Former BBC Beijing correspondent Tim Luard is back in China, 25 years after his first visit, to write a series of articles for BBC News Online on how much the country has changed. He will also be writing a diary during his trip, and this is his first instalment:
You might think you would be hard put to fly from Hong Kong to a city with more energy, excitement, tall buildings, flyovers, ships, nightclubs, gleaming marble-walled malls with the latest chic Italian fashions - and sheer dazzle.
Well, you'd probably be right.
But Shanghai is certainly coming up fast.
Coming up literally. When I came here a decade or so ago it was already brimming with pile-drivers and cranes. Since then they must have been very, very busy.
For 40 years, Shanghai had lain in gloomy neglect. Its tallest buildings were still the old foreign banks and consulates along the waterfront, turned into offices for communist party bureaucrats.
But then China's former leader Deng Xiaoping decided to forgive this former "Paris of the East" its capitalist and other sins and turn it back into Asia's leading financial centre.
I've just been out along the Bund to find those old buildings still unchanged on the outside. But many interiors are now being turned into the swankiest of shops and restaurants.
Shanghai has re-emerged as one of China's most dynamic cities
Everywhere else, whole blocks of old Chinese houses have simply been removed, along with their occupants, and replaced by skyscrapers.
And just across the river there's a whole new city - the financial centre of Pudong. Here each new building outdoes the next in terms of height and sheer, often grotesque, futuristic design. Some have mere spires on top, others have giant pineapples or even basketball hoops.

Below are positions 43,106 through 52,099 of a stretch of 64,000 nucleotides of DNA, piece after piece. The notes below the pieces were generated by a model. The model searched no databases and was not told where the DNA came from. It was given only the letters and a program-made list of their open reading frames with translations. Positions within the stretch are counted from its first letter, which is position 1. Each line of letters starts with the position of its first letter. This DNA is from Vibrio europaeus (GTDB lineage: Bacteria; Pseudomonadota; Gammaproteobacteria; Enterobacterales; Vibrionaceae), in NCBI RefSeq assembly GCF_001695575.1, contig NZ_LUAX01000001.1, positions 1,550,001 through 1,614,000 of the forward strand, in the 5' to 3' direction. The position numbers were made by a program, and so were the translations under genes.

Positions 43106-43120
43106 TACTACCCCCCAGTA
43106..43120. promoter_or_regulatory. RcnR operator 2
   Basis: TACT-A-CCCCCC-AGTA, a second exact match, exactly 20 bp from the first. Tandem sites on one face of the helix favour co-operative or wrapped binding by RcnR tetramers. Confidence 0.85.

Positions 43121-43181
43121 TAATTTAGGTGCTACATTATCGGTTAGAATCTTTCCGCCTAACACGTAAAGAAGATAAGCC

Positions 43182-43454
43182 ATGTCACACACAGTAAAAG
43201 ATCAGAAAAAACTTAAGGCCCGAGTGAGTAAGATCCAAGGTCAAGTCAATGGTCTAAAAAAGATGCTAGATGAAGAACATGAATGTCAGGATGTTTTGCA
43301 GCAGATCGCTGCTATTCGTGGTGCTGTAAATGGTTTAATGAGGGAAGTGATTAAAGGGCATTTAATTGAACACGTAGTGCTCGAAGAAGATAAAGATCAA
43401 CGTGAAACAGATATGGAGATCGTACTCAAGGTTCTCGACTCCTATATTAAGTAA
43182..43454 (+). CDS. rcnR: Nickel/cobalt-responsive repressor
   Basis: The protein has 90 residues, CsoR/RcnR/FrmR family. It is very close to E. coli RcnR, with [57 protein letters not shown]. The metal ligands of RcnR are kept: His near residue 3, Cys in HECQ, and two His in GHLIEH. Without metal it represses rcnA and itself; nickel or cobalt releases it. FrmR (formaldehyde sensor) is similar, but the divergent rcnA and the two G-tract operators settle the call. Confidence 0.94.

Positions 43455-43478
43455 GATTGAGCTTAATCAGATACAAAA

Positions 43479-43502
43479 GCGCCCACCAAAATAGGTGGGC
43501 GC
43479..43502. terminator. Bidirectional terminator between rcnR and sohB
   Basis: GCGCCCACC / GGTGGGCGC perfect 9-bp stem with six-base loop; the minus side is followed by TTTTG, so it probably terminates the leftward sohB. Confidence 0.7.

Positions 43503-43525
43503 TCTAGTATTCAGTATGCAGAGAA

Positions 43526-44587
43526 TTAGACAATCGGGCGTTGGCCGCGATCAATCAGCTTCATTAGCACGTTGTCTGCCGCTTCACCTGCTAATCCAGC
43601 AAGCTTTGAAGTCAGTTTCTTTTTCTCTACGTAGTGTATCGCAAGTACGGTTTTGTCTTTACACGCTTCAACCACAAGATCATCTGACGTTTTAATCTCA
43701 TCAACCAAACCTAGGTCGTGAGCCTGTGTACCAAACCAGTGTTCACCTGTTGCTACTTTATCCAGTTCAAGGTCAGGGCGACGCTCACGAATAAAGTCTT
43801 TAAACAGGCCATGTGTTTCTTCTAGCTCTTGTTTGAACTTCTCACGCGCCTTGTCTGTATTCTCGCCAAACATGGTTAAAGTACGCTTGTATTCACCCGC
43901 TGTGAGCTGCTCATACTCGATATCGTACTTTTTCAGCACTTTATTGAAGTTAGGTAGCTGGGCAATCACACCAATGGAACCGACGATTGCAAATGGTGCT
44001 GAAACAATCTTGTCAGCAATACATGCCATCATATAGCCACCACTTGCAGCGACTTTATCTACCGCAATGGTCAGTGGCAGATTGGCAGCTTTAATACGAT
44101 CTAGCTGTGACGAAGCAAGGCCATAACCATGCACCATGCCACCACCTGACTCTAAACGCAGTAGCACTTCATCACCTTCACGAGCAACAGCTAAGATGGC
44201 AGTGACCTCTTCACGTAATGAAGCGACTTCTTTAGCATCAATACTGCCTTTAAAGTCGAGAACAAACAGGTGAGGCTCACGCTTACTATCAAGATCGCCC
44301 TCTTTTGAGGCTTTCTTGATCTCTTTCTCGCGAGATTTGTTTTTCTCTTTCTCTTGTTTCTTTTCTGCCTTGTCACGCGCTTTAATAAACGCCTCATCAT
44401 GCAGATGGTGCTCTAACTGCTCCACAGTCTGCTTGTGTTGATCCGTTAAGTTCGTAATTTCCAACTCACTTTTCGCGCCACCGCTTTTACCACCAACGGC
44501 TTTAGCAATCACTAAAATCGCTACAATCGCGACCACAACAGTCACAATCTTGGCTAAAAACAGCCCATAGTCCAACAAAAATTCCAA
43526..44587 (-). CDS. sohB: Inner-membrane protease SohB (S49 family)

There were certainly plenty of businessmen looking eager to get to this new Mecca tucking into breakfast with me on the plane from Hong Kong.
I was happy to note that China's airlines have come a long way since the days when they gave you a cardboard box containing a dry bun as your only meal. The scrambled egg was seriously good.
As we came in to land, over flashes of green rice paddies and a grey Yangtze River that I thought at first was the sea, the Taiwanese man sitting beside me said there were now a quarter of a million of his compatriots living and doing brisk business here in supposedly hostile Shanghai.
Despite the glamour, the city faces huge social problems
There were almost that many people - many possibly Taiwanese - waiting at the passport channel for foreigners.
So I had plenty of time to read the large notice: "The frontier inspection station shall enforce the law strictly and serve the passengers warmly during inspection". Perhaps in case one was overcome by too much warmth, it added : "We shall refuse all kinds of presents".
Tipping of all kinds used to be banned in China, but no longer it seems.
I arrived at my hotel after a hair-raising ride in what I later found to be a fake taxi. The driver demanded various additions to the fare for "special highway charges". So no tips there. But when I asked at the check-in desk whether I should tip staff such as bellboys these days, I was told "always".
I must have misheard. Or perhaps Shanghai really has caught up already.